And so they arrived. The oarsman remained silent. Spode handed him something and a thin, damn-near skeletal hand reached out from the folds of his cloak to snatch it - seemingly angrily - from Spode's hand.
It suddenly occurred to Deitha whether the ferryman was paid for one way or both ways. She hoped she didn't have to find out. Spode, however, seemed to read her mind, and muttered gruffly in her direction. "He'll be here when we're done to take us back. This way."
She followed Spode through the first archway, up some stairs, she wasn't really paying attention to him, just following his burly physique and waiting for the inevitable.
It wasn't long coming. First a chill wind seemed to cross her - despite it being completely sheltered from any actual drafts, and the world seemed to desaturate a fraction, the colour bleeding out from the edges of her vision, as she started to hear an echo in her mind. A scream. Crying. A tangle of limbs thrashing.
Whatever warmth she'd carried in her heart the last while after her visit to the Meridian Clinic, that all faded out of view, sinking beneath the water, as if the skies and lands as on the other side of a mirror's edge. A sharp inhalation of breath and it seemed to freeze in her throat; it was like her nightmares had come back and where they had all been kept at bay, they were all rushing together, clamouring to get into her mind - but stopped at the gate, even though that was little comfort. They were still there, still audible and wailing and gnashing and crashing.
She exhaled and titled her neck sharply to the side, cracking the neck joint in two places. This she could deal with - she was made of sterner stuff and what was it to her if her recent good mood simply evaporated into what she'd had before? After all... when doing her best work - the work which pleased her in ways that were less wholesome, that wasn't happy. That was primal and as far as she was concerned, not even the Dementors could take that away from her. It was hers and hers alone.
She stood at the entrance to the cell of the man she was here to see. Spode stood to the side, watching but not really paying any attention. He looked as if he were about to lose whatever breakfast he'd had, perhaps he was not as proof against the Dementors as she was. Had she been feeling more charitable, she might have offered some chocolate - but for the moment that was switched off.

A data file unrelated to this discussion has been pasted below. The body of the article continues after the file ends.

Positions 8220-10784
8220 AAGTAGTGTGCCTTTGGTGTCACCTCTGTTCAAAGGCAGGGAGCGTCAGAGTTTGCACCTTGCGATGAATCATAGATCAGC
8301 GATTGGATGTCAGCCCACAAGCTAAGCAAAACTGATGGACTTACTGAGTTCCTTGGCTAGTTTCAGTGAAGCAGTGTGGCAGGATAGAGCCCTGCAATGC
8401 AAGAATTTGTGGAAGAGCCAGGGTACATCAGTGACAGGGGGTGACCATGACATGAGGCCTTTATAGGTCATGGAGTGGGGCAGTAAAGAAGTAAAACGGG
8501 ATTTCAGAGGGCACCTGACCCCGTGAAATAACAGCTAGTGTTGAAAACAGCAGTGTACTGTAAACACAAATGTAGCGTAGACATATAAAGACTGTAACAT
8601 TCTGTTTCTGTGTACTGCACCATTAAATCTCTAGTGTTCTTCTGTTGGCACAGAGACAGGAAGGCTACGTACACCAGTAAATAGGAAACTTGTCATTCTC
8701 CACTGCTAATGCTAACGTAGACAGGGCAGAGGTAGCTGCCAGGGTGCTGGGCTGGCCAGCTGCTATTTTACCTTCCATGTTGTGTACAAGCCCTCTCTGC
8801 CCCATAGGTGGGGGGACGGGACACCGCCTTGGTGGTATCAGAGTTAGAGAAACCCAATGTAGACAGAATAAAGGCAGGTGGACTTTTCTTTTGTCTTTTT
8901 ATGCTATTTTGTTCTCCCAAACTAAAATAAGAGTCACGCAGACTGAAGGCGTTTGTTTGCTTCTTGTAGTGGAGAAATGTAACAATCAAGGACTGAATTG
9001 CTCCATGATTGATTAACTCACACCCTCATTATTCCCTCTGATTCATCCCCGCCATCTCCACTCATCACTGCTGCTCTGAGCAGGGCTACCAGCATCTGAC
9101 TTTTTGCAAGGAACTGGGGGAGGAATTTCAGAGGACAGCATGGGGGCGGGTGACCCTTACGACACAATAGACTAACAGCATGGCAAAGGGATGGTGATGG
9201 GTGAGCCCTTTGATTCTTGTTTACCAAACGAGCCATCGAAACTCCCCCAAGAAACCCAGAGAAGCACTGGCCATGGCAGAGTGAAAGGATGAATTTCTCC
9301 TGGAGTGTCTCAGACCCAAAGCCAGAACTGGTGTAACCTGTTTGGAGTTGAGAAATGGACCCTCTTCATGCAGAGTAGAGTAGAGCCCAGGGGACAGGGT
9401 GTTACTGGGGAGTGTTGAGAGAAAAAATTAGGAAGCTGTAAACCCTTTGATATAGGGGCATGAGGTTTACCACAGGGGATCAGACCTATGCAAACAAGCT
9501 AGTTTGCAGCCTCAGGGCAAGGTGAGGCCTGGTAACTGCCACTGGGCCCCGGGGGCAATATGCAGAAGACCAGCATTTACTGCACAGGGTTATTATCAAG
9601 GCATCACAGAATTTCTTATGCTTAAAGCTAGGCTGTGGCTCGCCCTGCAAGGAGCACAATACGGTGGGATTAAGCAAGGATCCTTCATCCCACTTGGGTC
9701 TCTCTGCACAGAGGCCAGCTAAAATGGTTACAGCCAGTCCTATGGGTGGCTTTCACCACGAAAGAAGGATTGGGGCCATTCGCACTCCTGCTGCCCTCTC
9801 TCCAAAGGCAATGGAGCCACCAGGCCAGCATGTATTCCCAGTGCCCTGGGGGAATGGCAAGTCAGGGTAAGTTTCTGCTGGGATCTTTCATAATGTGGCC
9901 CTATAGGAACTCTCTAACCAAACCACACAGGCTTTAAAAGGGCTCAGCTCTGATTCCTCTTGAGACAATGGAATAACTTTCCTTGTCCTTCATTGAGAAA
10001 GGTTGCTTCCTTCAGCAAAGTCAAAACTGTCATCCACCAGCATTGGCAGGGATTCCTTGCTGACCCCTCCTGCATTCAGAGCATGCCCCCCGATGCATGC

Truth be told, she hadn't actually known the man she was coming to see, only that she was who she had to speak to. The man before her was a pitiable spectacle, a shadow of who he would have been before however long had been spent here in this place. He'd been sat staring hard at the wall - or perhaps a hole in the wall at the sea, it was hard to be sure.
As she watched, he was weeping, and as he shuffled around, she could see there was a small hole there. The last sight of a world that had gone very wrong for him, as it were.
The man crawled, turning to her like some lame dog barely able to stand let alone walk. "Is it time?"
"Time?" Deitha echoed.
"The bells... the bells..."
"I'm sorry, I don't..."
Spode interjected. "Church bells tolling for the dead." Then with the nearest his voice apparently did for kindness, "He's asking if it's the end for him. Others ask similar."
Deitha shook her head sadly. "No, I'm afraid not. I'm here on business relating to a friend of yours."
The wraith before her snarled. "Tain't afraid o' dying in here." Such an uncharacteristic reaction compared to moments ago. She wondered if he was under some kind of curse.
"Look, I'm here on business. If you tell me what I need to know, maybe I can put in a word for you."
He collapsed into a heap of maniacal laughter, the kind that veers occasionally into sanity. "Shan't! Shan't! Won't!" The paroxysm of laughter abated. "Won't." He muttered... "Won't... can't."
Deitha sighed. She was determined to get answers even if it took her longer than anticipated. Turning away, she broke a small piece of chocolate off in her pocket and shoved it into her mouth with as quick a gesture as she could manage, not wanting to give either Spode or the prisoner any more opportunity to comment on the subject - and she was pretty sure offering chocolate to an inmate wasn't exactly above board.
She sat down, cross-legged, coming to the height of the wretch before her, and simply watched, passively. If she gave the impression she wasn't a threat, maybe he'd open up after all. Maybe the poor sod was too far gone, but she was here and determined to make use of coming here.